One hundred twenty-three Baldwin County students recently made their way to Valdosta’s Wild Adventures theme park for a wonderful trip, but it turns out that just getting there was an adventure in itself.
It’s an experience that has served as a reminder of the good that can be done when the community comes together for its children.
Alicia Jenkins is an education coordinator for Oak Hill Middle School’s YES program, which is funded by the Georgia Department of Education and is an extension of the Nita M. Lowey 21st Century Community Learning Centers. Jenkins and her colleagues had spent the summer teaching the program’s Summer Adventure campers lessons surrounding this year’s theme — “The Wild Adventures of YES.”
Along with a variety of STEAM and other learning activities, they had focused on ideas like helping students think outside of the box in regards to all of the possibilities that await them.
That’s where the idea of a Wild Adventures field trip came into play.
Since the COVID-19 pandemic, Jenkins said the camps hadn’t been able to go on any major field trips, and coordinators were hopeful that this would give the students an opportunity to see real-life examples of the things they had spent the summer learning about. They would have chances to see science in action through the physics of roller coasters or by observing different animal habitats. And, since this year’s camp included an entrepreneurship aspect, they could also explore future career possibilities. The trip, which was set to be funded by 21st Century, would be a first for many of the students.
“A lot of the kids had not been to any type of amusement park at all, and this wasn’t going to cost them anything, so a lot of the kids that don’t get to participate due to funds were going to get a chance to participate and see a lot of the stuff that we had learned about upfront,” Jenkins said. “It wasn’t going to be something they just read in a book or somebody told them about or they watched on TV. They were actually going to get to experience it firsthand.”
Jenkins and her co-workers took care of all prerequisites for the trip and talked back and forth with the Wild Adventures representatives in their planning. Everything appeared to be set.
So, imagine Jenkins’ surprise when, just a few days before the trip was to take place, she received an email from Wild Adventures stating that they couldn’t accept a purchase order for the tickets.
“That’s really the only way we could pay for the tickets was through a purchase order,” Jenkins explained. “I don’t know of any school district that would pay straight up beforehand for tickets.”
When her boss reached out to the representative, it was confirmed that a purchase order would not be accepted. Jenkins was told there were two options. One was to cancel the trip.
“I just couldn’t settle with that,” she said. “I couldn’t accept that. I couldn’t look at the kids and tell them they were not going.”
The next option was to reach out to the community for pledges to sponsor student tickets.
“It was a long shot, but I had to make sure that I had exhausted every possible avenue before I canceled the trip because the kids had really been looking forward to it,” she said. “We had based our entire program around it.”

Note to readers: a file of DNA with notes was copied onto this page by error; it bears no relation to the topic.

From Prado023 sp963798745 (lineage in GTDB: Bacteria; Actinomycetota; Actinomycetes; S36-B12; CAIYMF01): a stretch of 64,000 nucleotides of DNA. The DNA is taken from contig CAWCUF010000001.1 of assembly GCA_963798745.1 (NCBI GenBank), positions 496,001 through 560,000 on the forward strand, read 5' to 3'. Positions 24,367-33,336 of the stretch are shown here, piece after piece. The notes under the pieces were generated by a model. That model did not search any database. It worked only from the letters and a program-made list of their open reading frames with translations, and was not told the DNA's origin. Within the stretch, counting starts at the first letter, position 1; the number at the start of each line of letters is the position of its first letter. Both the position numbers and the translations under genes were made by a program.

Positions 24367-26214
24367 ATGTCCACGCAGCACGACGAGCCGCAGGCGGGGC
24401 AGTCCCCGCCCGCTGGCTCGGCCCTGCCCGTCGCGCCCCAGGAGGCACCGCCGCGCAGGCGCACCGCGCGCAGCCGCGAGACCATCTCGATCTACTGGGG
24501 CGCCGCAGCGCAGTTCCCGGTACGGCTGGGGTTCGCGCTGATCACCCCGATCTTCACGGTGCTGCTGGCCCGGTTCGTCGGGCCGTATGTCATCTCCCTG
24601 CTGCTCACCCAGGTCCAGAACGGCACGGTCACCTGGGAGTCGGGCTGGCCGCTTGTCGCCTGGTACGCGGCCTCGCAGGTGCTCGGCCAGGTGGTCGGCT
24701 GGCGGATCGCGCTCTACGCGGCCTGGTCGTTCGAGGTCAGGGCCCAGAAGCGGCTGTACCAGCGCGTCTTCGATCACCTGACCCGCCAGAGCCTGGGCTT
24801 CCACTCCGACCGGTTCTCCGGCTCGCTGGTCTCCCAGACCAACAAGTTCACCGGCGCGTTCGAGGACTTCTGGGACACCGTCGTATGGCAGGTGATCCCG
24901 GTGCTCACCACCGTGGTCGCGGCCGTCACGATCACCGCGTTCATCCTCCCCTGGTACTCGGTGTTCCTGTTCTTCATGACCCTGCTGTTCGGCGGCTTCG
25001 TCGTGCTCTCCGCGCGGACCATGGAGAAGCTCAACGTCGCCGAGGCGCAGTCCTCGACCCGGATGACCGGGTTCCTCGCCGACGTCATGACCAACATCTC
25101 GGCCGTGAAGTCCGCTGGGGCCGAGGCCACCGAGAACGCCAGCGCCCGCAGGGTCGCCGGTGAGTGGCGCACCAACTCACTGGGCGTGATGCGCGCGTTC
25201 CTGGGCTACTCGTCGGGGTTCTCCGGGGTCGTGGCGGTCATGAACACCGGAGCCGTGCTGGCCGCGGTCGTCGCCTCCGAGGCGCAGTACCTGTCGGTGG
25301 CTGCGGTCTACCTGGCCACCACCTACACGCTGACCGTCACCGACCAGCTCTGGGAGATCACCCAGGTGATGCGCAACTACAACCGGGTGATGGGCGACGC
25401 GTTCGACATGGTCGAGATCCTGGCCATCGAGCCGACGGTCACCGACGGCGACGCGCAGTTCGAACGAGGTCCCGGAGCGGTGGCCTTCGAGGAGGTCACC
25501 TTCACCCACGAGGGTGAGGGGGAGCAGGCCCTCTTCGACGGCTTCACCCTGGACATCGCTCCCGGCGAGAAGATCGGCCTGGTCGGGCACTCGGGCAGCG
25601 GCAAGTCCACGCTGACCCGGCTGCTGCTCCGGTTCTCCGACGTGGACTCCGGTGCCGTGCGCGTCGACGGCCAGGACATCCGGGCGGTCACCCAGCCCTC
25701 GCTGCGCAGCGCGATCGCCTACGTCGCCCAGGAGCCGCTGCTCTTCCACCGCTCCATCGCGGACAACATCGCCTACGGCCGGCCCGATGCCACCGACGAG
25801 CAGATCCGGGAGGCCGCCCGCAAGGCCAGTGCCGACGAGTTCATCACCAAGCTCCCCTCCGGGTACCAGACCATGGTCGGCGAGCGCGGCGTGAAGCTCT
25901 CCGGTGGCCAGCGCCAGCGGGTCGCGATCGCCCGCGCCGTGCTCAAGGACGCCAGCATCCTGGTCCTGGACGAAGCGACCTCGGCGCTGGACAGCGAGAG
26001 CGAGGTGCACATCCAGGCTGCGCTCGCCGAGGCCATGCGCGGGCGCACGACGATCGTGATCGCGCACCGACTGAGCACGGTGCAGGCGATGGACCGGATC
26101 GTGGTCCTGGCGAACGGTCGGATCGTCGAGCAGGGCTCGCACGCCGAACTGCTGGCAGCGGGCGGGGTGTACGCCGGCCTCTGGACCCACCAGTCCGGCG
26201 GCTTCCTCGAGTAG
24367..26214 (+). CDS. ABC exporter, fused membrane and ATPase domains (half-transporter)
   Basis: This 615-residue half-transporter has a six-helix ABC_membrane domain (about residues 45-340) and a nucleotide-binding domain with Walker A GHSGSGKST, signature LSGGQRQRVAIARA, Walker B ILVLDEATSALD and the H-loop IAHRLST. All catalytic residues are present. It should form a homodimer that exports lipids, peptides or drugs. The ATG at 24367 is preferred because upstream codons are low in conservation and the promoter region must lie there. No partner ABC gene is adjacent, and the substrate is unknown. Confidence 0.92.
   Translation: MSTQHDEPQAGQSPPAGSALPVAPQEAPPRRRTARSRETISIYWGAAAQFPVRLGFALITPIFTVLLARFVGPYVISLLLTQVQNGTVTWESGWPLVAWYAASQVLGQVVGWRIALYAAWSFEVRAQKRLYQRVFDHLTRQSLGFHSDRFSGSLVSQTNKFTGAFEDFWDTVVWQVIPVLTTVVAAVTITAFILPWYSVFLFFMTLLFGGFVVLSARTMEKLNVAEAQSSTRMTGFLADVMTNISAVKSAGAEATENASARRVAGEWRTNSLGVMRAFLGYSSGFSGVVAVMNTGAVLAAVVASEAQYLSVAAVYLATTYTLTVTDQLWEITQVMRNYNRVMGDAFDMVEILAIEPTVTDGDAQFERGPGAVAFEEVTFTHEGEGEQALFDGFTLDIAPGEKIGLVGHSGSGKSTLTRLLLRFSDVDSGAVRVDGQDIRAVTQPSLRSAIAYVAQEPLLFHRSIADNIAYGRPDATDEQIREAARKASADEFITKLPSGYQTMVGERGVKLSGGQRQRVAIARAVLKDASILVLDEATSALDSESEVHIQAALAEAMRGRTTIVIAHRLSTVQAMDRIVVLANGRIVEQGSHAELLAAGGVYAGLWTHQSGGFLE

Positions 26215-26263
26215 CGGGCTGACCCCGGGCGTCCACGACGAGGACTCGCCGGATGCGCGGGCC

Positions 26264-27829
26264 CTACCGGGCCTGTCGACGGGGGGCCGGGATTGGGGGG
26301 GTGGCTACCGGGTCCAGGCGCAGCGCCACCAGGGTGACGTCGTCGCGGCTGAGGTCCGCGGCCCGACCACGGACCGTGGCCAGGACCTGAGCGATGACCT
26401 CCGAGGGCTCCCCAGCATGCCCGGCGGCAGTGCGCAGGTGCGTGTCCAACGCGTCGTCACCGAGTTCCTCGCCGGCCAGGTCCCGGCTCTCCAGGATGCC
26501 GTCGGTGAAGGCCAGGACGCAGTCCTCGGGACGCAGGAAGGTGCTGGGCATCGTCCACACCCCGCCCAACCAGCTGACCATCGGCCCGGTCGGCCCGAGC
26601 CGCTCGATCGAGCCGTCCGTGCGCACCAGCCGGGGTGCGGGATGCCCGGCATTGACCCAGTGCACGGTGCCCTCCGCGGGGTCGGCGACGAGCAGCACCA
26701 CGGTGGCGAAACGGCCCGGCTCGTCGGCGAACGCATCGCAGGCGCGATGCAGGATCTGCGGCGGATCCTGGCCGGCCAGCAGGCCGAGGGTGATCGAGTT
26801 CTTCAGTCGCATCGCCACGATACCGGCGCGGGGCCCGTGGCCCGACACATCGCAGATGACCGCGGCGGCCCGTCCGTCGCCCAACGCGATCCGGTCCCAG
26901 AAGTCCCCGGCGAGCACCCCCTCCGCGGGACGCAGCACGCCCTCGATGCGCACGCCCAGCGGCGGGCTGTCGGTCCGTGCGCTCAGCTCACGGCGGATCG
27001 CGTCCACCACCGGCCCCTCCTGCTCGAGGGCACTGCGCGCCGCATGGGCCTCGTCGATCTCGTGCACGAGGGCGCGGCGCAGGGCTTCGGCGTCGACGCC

Jenkins reached out to a couple of local businesses; she met with her colleagues to discuss ideas like car washes and barbecue plate sales; she even emailed US Mon. Raphael Warnock to inquire about the acceptance of purchase orders. Ultimately, the program needed to come up with about $4,000. So, at about 2:30 pm on a Thursday afternoon, Jenkins made a plea to the community on social media, and then she and her fellow coordinators said a prayer.
With uncertainty looming, she left the post and waited.
It was around 5 o’clock the next morning when Jenkins awoke to a pleasant surprise.
It was then that she discovered the program had received $5,000 in pledges for the trip.
“Friday morning, we got the word that we did have enough money and that the community definitely came out and they all pledged that we would have the money to take the kids to Wild Adventures.”
That’s not quite the end of the story, though.
In another twist of fate, Jenkins got a call back from Wild Adventures after lunch stating that they would accept the purchase order. It turns out it had all been a misunderstanding.
Though in the end it wasn’t needed, Jenkins and her colleagues certainly saw that the community had their back. And in the end, 123 students and a few adults experienced a wonderful trip.
“They did everything,” Jenkins said.
The students explored habitats, enjoyed a buffet lunch, played in the water park, rode roller coasters and talked to employees for ideas about their own career paths. The kids paid for nothing. Apart from what was already funded, Sinclair Oconee Homes paid for souvenir cups that could be refilled throughout the day, and a couple of local churches even sponsored two cabanas to help students beat the heat.
For Jenkins, seeing the way the community supported the kids was second only to seeing the students take it all in.
“The kids had a phenomenal time,” Jenkins said. “It was a tremendous support from the community to see these kids get to go and experience that…. I think it meant a lot to the kids that we said we were going to do this and we actually went through and we did it… Just to see their faces as they ran around the park, that was enough for me.”